Archive for the 'soup recipes' Category

09
May
13

Beer Cheese Soup


With Shavuoth fast approaching what better than a delicious dairy soup? From Pam ReissSoup – A Kosher Collection:

Beer Cheese Soup

BeerSoup

Serves 8

Ingredients

  • 1/2 small yellow onion, peeled and finely chopped
  • 1 small carrot, peeled and finely chopped
  • 2 tbsp olive oil
  • 3 cups beer
  • 1/4 cup all-purpose flour
  • 1 cup 2% milk
  • 1 cup half and half
  • 1 1/2 tsp salt
  • 1/4 tsp black pepper
  • 1 lb grated cheddar cheese
  • 1 cup, air popped popcorn for garnish

Directions

Use whatever beer you like to drink. Using a lighter beer will make the flavor of the soup subtler  than a dark beer. It’s a rich soup, so go easy!

Over medium low heat, sweat the vegetables in olive oilfor 12 to 15 minutes, until they are wilted but not brown.

Add the beer and bring it to a simmer. Allow the soup to simmer gently for 10 minutes.

In a separate bowl, whisk together the flour, milk and half-and half. Whisk the this mixture, along with the salt and pepper, into the soup and bring the soup back to a simmer. Cook for 3 to 5 minutes, allowing the flour to cook and the soup to thicken.

Using a whisk, add the cheese to the soup slowly, mixing well. Whisk until the cheese is completely incorporated

Serve the soup with popcorn for a garnish.

Enjoy, gentle reader, enjoy!

CS

RELATED POSTS

Shavuos Recipes – Part 1

Shavuos Recipes – Part 2

Shavuos Recipes

Shavuos Recipes -Part 2

And the Winner Is…

The Winning Recipe is

And this Year’s Winner Is…

Soups as Comfort Food – Part 3 [Gratinee Lyonnaise (Lyon-style Onion Soup)]

A Roundup of Our Shavuos Recipes

27
Dec
12

Lemon Veal Soup with Mushrooms


It’s that cold time of the year, and what better way to warm up than with some hot and hearty soup?

Lemon Veal Soup with Mushrooms

LemVeSoup2

Serves 4

Ingredients

  • 12 oz boneless veal, cut into 1/2 inch pieces
  • 4 cups chicken stock
  • 1 onion, quartered
  • 2 carrots, thinly sliced
  • 2 garlic cloves, halved
  • 1 pared strip lemon rind
  • 1 bay leaf
  • 1 tbsp margarine
  • 12 oz small button mushrooms, quartered
  • 6 tbsp cornstarch
  • 1/2 cup unflavored MimiCreme
  • freshly grated nutmeg
  • fresh lemon juice, to taste
  • 1 – 2 tbsp chopped fresh parsley salt and pepper

Directions

  1. Put the veal in a large saucepan and add the stock. Bring just to a boil. and skim off any foam that rises to the surface.
  2. Add the onion, carrots, garlic, lemon rind and bay leaf. Season with salt and pepper. reduce the heat and simmer, partially covered, for about 45 minutes, stirring occasionally, until the veal is tender.
  3. Remove the veal and carrots with a slotted spoon and reserve, covered. Strain the stock, into a clean saucepan. Discard the onion, garlic, lemon rind, and bay leaf.
  4. Melt the margarine in a skillet over medium-high heat. Add the mushrooms, season, and cook gently until golden. Reserve with the veal and carrots.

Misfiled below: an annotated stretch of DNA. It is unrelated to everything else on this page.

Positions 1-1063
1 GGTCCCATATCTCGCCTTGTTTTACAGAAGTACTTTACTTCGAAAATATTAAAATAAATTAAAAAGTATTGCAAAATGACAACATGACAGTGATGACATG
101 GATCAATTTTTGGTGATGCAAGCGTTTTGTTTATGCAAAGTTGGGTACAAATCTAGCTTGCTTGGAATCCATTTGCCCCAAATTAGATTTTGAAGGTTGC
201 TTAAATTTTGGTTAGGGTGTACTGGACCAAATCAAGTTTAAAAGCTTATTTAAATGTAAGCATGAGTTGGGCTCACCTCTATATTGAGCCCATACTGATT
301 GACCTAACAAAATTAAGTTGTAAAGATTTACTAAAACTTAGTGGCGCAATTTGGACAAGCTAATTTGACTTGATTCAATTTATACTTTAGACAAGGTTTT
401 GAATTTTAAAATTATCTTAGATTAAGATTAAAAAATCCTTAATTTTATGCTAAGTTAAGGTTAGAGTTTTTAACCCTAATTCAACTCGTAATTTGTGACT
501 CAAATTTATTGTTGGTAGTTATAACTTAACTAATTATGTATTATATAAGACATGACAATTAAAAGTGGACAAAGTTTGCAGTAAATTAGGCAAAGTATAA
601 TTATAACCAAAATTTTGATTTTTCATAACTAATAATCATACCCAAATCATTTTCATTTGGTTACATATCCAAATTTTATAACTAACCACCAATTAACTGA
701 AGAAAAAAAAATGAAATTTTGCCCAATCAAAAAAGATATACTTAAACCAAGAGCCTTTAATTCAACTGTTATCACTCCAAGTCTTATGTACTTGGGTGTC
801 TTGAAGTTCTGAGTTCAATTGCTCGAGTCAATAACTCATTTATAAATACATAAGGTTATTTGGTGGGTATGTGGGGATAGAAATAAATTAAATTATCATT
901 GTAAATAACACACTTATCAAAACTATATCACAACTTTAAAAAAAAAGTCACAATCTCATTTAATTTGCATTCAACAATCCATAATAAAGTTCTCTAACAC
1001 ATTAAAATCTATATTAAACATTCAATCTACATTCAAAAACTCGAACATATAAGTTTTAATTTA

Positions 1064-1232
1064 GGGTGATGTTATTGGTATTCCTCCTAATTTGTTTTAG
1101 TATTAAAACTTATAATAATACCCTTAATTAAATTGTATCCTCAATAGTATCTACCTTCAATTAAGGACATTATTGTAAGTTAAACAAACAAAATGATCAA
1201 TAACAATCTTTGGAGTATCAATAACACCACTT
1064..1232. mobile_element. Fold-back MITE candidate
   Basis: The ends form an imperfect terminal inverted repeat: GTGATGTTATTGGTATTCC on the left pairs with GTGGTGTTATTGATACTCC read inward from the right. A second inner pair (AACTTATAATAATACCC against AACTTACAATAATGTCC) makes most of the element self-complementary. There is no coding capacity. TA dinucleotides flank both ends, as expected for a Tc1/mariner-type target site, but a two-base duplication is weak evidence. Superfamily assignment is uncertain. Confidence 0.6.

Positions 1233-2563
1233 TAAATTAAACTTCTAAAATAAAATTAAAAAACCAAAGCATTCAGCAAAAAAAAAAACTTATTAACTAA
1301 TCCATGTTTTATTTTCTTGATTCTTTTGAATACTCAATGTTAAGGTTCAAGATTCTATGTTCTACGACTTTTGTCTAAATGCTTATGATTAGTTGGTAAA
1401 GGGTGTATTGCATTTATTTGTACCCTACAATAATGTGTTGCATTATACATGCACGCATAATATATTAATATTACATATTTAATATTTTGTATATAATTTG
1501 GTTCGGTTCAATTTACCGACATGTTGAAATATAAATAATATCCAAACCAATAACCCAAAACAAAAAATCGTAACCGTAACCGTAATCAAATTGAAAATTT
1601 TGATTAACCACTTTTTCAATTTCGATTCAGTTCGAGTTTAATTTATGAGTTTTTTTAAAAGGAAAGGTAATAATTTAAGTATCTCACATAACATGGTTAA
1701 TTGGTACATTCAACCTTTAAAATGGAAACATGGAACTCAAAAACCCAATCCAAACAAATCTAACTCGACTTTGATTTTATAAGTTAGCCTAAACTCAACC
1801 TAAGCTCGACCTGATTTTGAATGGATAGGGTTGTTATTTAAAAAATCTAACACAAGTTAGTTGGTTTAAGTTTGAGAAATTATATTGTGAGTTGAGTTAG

5. Mix together the cornstarch and MimiCreme. Bring the cooking liquid just to a boil and whisk in the cream mixture. Boil very gently for 2 – 3 minutes, (until it thickens, whisking almost constantly.
  6. Add the reserved meat and vegetables to the soup and simmer over low heat for about 5 minutes, until heated through. Taste and adjust the seasoning, adding nutmeg and a  squeeze  of lemon juice. Stir in the parsley, then ladle into warmed bowls and serve.

Enjoy, gentle reader, enjoy!

CS

06
Dec
12

Caldo Verde


In this era when not only do we crave flavor, but value the health benefits of the various ingredients that make up that wonderful dish; in this wintertime when we look for foods that will warm us there is nothing better than a good hot soup.

We’ve adapted the following recipe from various sources to come up with our own kosher, nutritious, delicious version:

Caldo Verde

Caldo Verde is a traditional Portuguese soup, made mainly from kale and potatoes.

Serves 4

Ingredients

  • 4 medium russet potatoes or other floury baking potatoes, peeled and cut into chunks.
  • salt and freshly ground black pepper
  • 1 pound kale, leaves trimmed from the thick stems, rinsed and finely sliced
  • 2 tablespoons olive oil

Directions

  1. Put the potatoes in a saucepan with 8 cups water and add a little salt. Bring to a boil and simmer gently for about 15 minutes, or until tender. Mash the potatoes lightly with a fork, leaving them in the water.
  2. Cook the kale in a pan of boiling water for 3 – 4 minutes. Drain and stir into the potato broth with the olive oil. Simmer for 1 – 2 minutes. Season to taste and serve hot.

–XoX–

Variation

Ingredients

  • 2 Jack’s Gourmet Mexican Style Chorizos, sliced

Directions

  1. Heat up a small amount of olive oil over medium heat. Add chorizo slices and brown. Once browned remove and set aside.
  2. Follow step 1 in the vegetarian version above.
  3. Add the Jack’s Gourmet chorizo slices and simmer for 10 minutes. Stir in the kale and let cook until desired level of doneness.
  4. Serve immediately.

Enjoy, gentle reader, enjoy!

CS

29
Nov
12

Chicken Gumbo Soup